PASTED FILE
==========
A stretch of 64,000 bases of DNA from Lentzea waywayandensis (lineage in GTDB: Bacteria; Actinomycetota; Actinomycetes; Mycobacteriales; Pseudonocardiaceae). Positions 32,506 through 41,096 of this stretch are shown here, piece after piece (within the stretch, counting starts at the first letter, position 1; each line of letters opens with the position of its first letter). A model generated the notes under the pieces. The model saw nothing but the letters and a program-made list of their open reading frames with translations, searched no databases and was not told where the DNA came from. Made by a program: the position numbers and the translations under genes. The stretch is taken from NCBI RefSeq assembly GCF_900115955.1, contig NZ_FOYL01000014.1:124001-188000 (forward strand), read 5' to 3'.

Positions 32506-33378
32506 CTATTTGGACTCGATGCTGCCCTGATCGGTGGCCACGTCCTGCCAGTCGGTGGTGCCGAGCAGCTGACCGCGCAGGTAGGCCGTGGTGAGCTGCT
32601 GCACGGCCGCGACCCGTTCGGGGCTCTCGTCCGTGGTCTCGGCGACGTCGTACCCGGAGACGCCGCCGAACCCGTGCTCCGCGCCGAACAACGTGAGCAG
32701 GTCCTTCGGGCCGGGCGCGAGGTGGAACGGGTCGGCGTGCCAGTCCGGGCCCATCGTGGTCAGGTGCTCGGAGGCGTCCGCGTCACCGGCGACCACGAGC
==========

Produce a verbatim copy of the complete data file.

A stretch of 64,000 bases of DNA from Lentzea waywayandensis (lineage in GTDB: Bacteria; Actinomycetota; Actinomycetes; Mycobacteriales; Pseudonocardiaceae). Positions 32,506 through 41,096 of this stretch are shown here, piece after piece (within the stretch, counting starts at the first letter, position 1; each line of letters opens with the position of its first letter). A model generated the notes under the pieces. The model saw nothing but the letters and a program-made list of their open reading frames with translations, searched no databases and was not told where the DNA came from. Made by a program: the position numbers and the translations under genes. The stretch is taken from NCBI RefSeq assembly GCF_900115955.1, contig NZ_FOYL01000014.1:124001-188000 (forward strand), read 5' to 3'.

Positions 32506-33378
32506 CTATTTGGACTCGATGCTGCCCTGATCGGTGGCCACGTCCTGCCAGTCGGTGGTGCCGAGCAGCTGACCGCGCAGGTAGGCCGTGGTGAGCTGCT
32601 GCACGGCCGCGACCCGTTCGGGGCTCTCGTCCGTGGTCTCGGCGACGTCGTACCCGGAGACGCCGCCGAACCCGTGCTCCGCGCCGAACAACGTGAGCAG
32701 GTCCTTCGGGCCGGGCGCGAGGTGGAACGGGTCGGCGTGCCAGTCCGGGCCCATCGTGGTCAGGTGCTCGGAGGCGTCCGCGTCACCGGCGACCACGAGC